While the 2006 story does make passing references to the then-uncollected-and-long-out-of-print original series, it stands very well on its own as an introduction to the character. Smith sketches out the world and the characters economically, showing who they are and what’s going on through dialogue and action, not long exposition. It’s high-concept fun, and even at the time, I remember thinking that this could easily be a Syfy or USA Network original series, shot for a low budget in Canada. Funny how things work out.
I should probably mention the original series, which I also reread. However, I don’t want to dwell on it too much. This blog is called This Makes Me Happy because I want to focus on things that do just that. The reason I skipped the original series in 1996 was the cover illustration, which made it look like this would be just another series about an unrealistically proportioned and clothed woman who is a bad-ass mainly because she’s got guns and fights monsters in her bra. There were a lot of comics like that in the mid to late 90s, and this looked like just another one.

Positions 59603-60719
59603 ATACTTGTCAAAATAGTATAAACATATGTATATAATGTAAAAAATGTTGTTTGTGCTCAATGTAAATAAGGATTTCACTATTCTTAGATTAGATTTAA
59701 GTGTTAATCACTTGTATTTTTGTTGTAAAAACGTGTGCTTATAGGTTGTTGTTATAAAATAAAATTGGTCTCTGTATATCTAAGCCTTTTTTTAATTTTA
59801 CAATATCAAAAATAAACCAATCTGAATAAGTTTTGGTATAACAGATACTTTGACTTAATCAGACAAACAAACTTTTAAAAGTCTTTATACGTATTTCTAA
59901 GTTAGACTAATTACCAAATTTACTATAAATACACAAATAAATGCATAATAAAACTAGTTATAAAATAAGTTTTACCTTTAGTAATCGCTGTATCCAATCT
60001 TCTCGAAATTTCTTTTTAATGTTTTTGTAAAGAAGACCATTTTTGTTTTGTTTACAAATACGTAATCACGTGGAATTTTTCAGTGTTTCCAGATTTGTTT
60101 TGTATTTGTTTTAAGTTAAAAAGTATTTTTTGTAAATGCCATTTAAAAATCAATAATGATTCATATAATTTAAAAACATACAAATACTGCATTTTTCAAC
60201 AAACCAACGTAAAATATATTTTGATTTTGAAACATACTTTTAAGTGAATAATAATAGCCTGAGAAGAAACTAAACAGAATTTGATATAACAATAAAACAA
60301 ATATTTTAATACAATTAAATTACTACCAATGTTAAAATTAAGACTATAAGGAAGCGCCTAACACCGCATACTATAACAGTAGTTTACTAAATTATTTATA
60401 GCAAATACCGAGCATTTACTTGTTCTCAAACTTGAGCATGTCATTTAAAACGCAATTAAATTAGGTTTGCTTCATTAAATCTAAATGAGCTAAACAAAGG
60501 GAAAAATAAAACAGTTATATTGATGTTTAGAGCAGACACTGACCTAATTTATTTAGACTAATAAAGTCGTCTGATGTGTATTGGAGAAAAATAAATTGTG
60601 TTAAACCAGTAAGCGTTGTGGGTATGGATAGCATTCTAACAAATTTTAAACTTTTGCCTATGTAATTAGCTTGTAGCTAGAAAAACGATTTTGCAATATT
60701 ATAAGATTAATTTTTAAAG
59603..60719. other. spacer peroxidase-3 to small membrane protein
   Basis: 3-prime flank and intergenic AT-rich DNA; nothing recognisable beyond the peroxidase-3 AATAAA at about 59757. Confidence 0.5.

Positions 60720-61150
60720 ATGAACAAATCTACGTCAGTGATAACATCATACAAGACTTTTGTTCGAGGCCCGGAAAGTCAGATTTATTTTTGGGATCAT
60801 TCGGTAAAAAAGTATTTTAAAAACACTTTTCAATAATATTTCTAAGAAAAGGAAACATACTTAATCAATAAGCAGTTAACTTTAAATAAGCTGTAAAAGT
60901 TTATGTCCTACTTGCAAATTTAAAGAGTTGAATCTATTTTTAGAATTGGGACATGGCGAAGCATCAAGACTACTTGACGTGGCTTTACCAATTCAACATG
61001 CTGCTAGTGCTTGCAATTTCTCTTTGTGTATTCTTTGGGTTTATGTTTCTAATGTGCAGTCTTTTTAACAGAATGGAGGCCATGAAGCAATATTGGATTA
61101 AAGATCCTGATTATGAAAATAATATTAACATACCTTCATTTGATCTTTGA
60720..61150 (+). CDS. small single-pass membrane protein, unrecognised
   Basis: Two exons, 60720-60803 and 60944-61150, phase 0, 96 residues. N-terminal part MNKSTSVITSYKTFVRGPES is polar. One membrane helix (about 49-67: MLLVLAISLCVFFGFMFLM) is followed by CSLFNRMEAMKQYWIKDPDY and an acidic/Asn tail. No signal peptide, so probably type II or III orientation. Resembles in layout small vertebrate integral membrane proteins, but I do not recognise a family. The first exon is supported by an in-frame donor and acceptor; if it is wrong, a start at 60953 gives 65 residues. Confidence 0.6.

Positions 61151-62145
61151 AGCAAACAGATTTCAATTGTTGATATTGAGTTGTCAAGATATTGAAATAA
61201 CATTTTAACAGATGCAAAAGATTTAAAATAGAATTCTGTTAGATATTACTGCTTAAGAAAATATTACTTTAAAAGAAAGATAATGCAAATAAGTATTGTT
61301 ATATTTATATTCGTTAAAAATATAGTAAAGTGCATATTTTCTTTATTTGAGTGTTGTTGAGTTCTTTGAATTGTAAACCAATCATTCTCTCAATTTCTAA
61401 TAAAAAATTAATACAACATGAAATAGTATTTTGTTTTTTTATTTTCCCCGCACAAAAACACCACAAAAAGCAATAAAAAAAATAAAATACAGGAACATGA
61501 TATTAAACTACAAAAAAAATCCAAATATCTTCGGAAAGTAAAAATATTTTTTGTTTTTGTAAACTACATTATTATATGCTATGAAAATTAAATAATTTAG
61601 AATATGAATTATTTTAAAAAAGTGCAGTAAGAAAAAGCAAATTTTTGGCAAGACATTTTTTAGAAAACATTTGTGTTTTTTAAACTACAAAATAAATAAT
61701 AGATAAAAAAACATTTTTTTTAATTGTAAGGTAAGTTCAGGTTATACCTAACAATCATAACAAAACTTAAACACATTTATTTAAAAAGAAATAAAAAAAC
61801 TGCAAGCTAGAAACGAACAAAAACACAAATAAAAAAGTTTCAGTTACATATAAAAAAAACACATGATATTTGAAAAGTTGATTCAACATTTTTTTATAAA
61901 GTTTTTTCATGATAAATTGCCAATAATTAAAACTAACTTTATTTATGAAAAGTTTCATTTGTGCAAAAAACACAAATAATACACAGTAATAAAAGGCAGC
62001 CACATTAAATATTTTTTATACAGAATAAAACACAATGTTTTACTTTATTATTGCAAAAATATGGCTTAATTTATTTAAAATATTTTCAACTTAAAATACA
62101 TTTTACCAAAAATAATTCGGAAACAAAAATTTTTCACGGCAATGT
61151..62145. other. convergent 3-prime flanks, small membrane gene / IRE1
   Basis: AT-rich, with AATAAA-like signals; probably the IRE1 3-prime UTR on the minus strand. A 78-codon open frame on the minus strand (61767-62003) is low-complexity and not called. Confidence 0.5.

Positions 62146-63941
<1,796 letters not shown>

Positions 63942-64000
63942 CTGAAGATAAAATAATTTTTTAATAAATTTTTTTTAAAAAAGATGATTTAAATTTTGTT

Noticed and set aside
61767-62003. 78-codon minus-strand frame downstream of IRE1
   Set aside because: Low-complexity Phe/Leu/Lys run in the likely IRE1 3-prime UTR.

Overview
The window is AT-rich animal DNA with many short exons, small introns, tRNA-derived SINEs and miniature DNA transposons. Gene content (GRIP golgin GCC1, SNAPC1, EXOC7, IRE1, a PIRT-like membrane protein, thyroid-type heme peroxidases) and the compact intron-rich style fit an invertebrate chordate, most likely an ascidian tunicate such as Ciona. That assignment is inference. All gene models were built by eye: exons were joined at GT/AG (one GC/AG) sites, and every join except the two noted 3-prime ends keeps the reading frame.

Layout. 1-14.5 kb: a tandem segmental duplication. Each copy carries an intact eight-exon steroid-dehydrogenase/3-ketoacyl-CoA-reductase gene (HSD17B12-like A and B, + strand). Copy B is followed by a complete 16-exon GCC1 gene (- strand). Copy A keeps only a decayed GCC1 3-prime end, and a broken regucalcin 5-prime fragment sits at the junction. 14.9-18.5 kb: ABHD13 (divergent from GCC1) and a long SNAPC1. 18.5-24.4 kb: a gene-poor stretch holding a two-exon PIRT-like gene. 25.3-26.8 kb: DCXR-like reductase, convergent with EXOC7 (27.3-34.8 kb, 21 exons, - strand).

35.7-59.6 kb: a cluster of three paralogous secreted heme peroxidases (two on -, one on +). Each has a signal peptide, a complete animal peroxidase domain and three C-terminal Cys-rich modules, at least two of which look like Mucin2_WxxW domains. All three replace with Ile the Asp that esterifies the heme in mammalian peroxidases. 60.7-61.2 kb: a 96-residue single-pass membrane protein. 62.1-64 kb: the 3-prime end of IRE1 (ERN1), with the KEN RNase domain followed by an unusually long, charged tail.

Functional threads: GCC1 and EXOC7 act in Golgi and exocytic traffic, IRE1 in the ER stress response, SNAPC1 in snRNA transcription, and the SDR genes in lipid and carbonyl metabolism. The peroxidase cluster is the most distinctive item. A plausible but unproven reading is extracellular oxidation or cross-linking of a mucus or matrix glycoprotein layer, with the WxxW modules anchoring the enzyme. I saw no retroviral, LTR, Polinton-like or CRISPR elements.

In general, I would say one shouldn’t judge a book by its cover, but in this case, I was right to do so. The first three-issue story isn’t much more than Wynonna coming to a southwestern town and shooting up a bunch of redneck, drug-dealing vampire bikers. For three issues. There’s no character development, nothing personal at stake, no suspense, no complexity, nothing. The next two-issue story, about Egyptian mobsters trying to take over the New York crime scene using a mummy, adds a little more depth, but lost whatever points it had scored for me when it found an excuse to remove all Wynonna’s clothes. As much as I generally like the artwork of Joyce Chin, I don’t think the first three issues of this series represent her best work. And the second story, with art by Pat Lee, appeals to me even less.
The 2006 series has a lot more to recommend it than just the fact that Wynonna is wearing clothes throughout the whole thing, but that probably is the single greatest selling point that got me to give the series a second look. And I’m glad I did. I enjoyed Home on the Strange enough that I was excited to read The Yeti Wars. I’ll talk about that in the next couple of weeks, probably, once I’ve had time to reread it.
And I thought that would be the entirety of Wynonna Earp. I didn’t really expect there to ever be another comic, and I certainly didn’t expect a TV series. I’ll reserve judgement on the show until I’ve actually seen it, but the trailers make it look like the same kind of B-movie fun as the comics. And we get a new comic out of it, so that’s something. As long as it’s like the 21st century version of the character, and not the 20th century version, they’re starting off on the right foot.